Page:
“Because the way I felt when I saw my father cry tears of pride at my achievement made me want to see that again. The sense of power that he imbued in me, his praise, his pride, his adoration of my achievement was so edifying that he made me strive even harder. Oh, my mother thinks she is the driving force behind my success and it would be wrong to say she has not been. She has been a huge influence but from that point onwards, my postgraduate achievement, my securing employment and advancement through the hierarchy to where I am now and also in terms of what the future may bring has been driven by my father. I wanted to feel that power again and for that to happen I wanted to see those tears of pride again. So I worked damn hard. I never knew that pride would make someone cry. I never knew that someone’s proud tears would make me feel so powerful.”

“I see. Did you see those tears of pride again from your father?”

I felt the first flicker of the ignition of my fury at this question.

“No. Once again something special to me was taken from me.”

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14 thoughts on “The Crying Game – Part Two”

  1. How beautiful! Your father is such a sweetheart. OMG what a nice nice story. I can imagine he was your motivation. I am sure he is still very proud from above. Not only proud but making you company. You have way to go in making many more achievements in your life. ❤️❤️. Making other people who love you and are near to cry of proudness. 🌔. And also yourself that you can also be very proud of yourself.
    This postings where we can “feel” feelings are very gratifying to read. 💓💓.
    Have a very nice day and thank you for posting so early and giving us such a nice read before starting the hard part of the day 😘😘😘

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  2. I’m interested HG, how do you manage to cry if you don’t feel emotional pain ?

    I’ve developed a strong shield for this (although I’m definitely not an N). But if I don’t feel it ? I can’t force it ? I’m hugely intrigued how you manage to ?

    I think I have caused many people to become frustrated with me, when they have seeming tried hard to make me cry – but I don’t. I always wondered why it felt as though that was their aim. Through your teachings I at least understand why.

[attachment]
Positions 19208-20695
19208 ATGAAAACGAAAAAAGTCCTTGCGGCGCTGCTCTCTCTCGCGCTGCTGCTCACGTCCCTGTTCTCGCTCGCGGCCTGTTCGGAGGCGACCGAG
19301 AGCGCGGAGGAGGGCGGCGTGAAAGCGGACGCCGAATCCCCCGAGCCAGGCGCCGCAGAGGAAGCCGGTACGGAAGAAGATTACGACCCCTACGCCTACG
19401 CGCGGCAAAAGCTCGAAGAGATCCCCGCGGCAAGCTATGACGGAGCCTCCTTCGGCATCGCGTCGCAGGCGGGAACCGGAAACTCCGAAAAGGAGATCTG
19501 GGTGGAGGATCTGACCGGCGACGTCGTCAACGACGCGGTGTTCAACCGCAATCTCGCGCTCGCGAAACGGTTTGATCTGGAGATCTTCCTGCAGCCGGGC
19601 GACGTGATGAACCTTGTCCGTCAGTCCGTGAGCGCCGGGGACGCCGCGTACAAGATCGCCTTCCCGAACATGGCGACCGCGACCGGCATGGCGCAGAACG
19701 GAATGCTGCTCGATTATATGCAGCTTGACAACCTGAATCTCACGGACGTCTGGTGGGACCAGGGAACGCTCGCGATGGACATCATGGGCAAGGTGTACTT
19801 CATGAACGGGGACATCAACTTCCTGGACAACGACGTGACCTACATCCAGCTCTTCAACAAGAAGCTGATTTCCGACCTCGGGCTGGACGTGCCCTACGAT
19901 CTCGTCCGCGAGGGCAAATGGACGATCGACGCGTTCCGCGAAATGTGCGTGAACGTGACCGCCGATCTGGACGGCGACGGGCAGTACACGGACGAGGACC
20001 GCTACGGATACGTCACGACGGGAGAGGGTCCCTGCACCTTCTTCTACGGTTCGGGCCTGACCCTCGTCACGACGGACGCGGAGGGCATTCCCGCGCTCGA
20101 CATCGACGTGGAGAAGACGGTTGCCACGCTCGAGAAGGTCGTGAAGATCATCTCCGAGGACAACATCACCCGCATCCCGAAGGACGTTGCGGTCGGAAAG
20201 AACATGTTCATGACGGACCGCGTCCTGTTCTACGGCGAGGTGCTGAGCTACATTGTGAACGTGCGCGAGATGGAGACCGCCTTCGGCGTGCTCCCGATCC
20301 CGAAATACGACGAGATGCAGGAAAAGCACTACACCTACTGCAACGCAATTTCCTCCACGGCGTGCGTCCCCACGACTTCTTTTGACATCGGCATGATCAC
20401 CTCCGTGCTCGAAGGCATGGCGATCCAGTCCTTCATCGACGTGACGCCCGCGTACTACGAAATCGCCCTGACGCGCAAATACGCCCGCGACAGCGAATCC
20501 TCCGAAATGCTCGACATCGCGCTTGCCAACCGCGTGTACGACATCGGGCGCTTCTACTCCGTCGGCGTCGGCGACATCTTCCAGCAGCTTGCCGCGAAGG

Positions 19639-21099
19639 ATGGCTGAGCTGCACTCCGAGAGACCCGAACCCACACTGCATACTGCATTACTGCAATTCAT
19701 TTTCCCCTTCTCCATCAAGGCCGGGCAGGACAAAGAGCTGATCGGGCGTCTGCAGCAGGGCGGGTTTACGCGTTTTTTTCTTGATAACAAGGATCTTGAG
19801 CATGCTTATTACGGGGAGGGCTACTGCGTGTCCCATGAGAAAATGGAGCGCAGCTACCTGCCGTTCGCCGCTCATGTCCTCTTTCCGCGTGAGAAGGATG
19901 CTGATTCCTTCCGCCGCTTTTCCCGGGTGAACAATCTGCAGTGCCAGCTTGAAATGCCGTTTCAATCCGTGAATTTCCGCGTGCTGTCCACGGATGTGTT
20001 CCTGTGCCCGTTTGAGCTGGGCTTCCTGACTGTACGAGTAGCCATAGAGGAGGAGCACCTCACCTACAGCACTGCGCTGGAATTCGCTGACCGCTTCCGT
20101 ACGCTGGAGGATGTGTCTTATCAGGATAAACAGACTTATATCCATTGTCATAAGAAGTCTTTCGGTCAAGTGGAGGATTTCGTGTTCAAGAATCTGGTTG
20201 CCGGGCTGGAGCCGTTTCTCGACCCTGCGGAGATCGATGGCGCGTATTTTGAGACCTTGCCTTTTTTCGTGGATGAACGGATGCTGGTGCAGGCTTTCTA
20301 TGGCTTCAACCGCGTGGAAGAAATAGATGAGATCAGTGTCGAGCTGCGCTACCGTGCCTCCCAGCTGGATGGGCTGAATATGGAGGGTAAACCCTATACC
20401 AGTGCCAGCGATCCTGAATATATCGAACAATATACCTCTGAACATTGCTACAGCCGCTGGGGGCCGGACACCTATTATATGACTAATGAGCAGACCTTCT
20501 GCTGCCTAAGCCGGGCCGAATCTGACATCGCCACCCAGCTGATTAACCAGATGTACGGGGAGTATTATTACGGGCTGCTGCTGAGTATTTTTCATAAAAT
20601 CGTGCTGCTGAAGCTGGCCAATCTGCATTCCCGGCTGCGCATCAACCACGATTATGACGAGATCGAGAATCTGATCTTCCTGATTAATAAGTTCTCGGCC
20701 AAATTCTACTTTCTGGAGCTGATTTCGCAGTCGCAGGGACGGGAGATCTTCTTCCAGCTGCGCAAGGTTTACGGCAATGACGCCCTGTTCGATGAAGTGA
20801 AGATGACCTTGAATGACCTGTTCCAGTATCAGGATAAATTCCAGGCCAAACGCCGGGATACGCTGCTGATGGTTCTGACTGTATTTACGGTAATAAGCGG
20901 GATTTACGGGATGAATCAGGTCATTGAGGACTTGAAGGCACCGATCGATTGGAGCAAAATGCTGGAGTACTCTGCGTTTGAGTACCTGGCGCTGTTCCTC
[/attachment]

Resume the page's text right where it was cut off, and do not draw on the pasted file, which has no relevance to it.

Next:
I’m intrigued though, how you manage it. I have seen many an N fake tears, whether joyous or sad. It looks so fake to me (I’m sure yours appear more genuine) so please do tell and I’ll work on it – just for you 😉

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    1. But I do, I feel pain when I am wounded by criticism so I call on that sensation to squeeze out the tears. The rest – the noises, body language, expressions – are all learnt.
      How did you develop your shield?

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      1. Wow !! I can feel enough for genuine body language. That’s such a strange concept to me that you had to learn this. Though I see it with my MN. Some he has well rehearsed and others less so.

        My sheild. Just over time really, I guess there is only so much a person can go through before you build up more and more barriers which become stronger every time until like you it becomes impervious.

        All a bit deep for me today HG! I much preferred talking about crying porn !

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  3. I imagine with the good, tender heart your father had, the next milestone for you that you may have seen tears of pride for you is if you had become a father yourself and gave him a grandchild. I know you made the right choice for yourself not becoming a parent though.

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  4. I know I shouldn’t, but damn it HG that made me feel bad for you. I’d have given you a hug had this been a face to face conversation.

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  5. HG, Sweetie…..

    One nod from dad is worth more than a thousand kisses from mom.

    I am not sure why this is true-but it is. Men so rarely show emotion….and they usually expect more from their kids.

    This story makes me weepy…..❤️

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  6. **That SHOULD read:

    **Men so rarely show emotion…..BECAUSE they usually expect so much from their kids!

    Sorry, HG!❤️💋

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  7. Im proud of you H.G.
    Thank you for articulating your feelings…in a visual way. I’m proud
    Of you…don’t work too hard. had its early Saturday. Gets some rest…

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  8. “It was a further incentive for me to achieve what was expected of me.”

    Expected. Of. Me.

    I feel your pain.

    I descend from scientific family (technology, medicine, philology) and everyone expected a lot from me. A LOT.

    Everyone considered me as their extention. Everyone taught me (big thanks for that, I appreciate it!). Everyone wanted me to continue their careers. When I chose my own way (from that list of specialities, but not because I wanted to please someone, it was my soul’s choice), the rest of my family (who had other specialities) was furious. My father even disowned me!

    Another members of my family (whose speciality i chose) were pleased, but expected the Nobel prize from me. No more, no less.

    But, the miracle never happened. I graduated at university, got PhD, continue to work, nothing extraordinary. Of course, they aren’t proud of me. I’m the living monument of disappointment for them. But I don’t care about it. I live as I want and I like it.

    Amazingly, but the only one person who is genuinely proud of me is my narc-husband! So, miracle happens sometimes. Life is strange, but wonderful by all means.